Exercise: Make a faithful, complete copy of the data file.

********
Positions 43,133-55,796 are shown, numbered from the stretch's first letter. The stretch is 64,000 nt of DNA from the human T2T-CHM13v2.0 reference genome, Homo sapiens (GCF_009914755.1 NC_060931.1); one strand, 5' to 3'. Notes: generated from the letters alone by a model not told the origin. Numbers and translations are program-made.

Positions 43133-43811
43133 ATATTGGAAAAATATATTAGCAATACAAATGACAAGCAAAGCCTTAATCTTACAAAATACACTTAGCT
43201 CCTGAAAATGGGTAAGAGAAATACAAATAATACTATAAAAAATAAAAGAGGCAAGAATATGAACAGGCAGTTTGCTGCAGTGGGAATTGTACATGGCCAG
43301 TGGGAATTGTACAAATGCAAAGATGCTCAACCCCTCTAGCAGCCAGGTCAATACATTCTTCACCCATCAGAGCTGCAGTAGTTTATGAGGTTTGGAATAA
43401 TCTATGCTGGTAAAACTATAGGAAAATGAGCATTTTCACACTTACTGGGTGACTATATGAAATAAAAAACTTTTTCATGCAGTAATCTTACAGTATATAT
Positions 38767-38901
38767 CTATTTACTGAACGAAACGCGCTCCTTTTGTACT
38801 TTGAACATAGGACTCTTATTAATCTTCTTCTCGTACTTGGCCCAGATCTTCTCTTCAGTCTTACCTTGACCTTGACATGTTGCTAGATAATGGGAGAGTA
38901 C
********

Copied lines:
Positions 43,133-55,796 are shown, numbered from the stretch's first letter. The stretch is 64,000 nt of DNA from the human T2T-CHM13v2.0 reference genome, Homo sapiens (GCF_009914755.1 NC_060931.1); one strand, 5' to 3'. Notes: generated from the letters alone by a model not told the origin. Numbers and translations are program-made.

Positions 43133-43811
43133 ATATTGGAAAAATATATTAGCAATACAAATGACAAGCAAAGCCTTAATCTTACAAAATACACTTAGCT
43201 CCTGAAAATGGGTAAGAGAAATACAAATAATACTATAAAAAATAAAAGAGGCAAGAATATGAACAGGCAGTTTGCTGCAGTGGGAATTGTACATGGCCAG
43301 TGGGAATTGTACAAATGCAAAGATGCTCAACCCCTCTAGCAGCCAGGTCAATACATTCTTCACCCATCAGAGCTGCAGTAGTTTATGAGGTTTGGAATAA
43401 TCTATGCTGGTAAAACTATAGGAAAATGAGCATTTTCACACTTACTGGGTGACTATATGAAATAAAAAACTTTTTCATGCAGTAATCTTACAGTATATAT
Positions 38767-38901
38767 CTATTTACTGAACGAAACGCGCTCCTTTTGTACT
38801 TTGAACATAGGACTCTTATTAATCTTCTTCTCGTACTTGGCCCAGATCTTCTCTTCAGTCTTACCTTGACCTTGACATGTTGCTAGATAATGGGAGAGTA
38901 C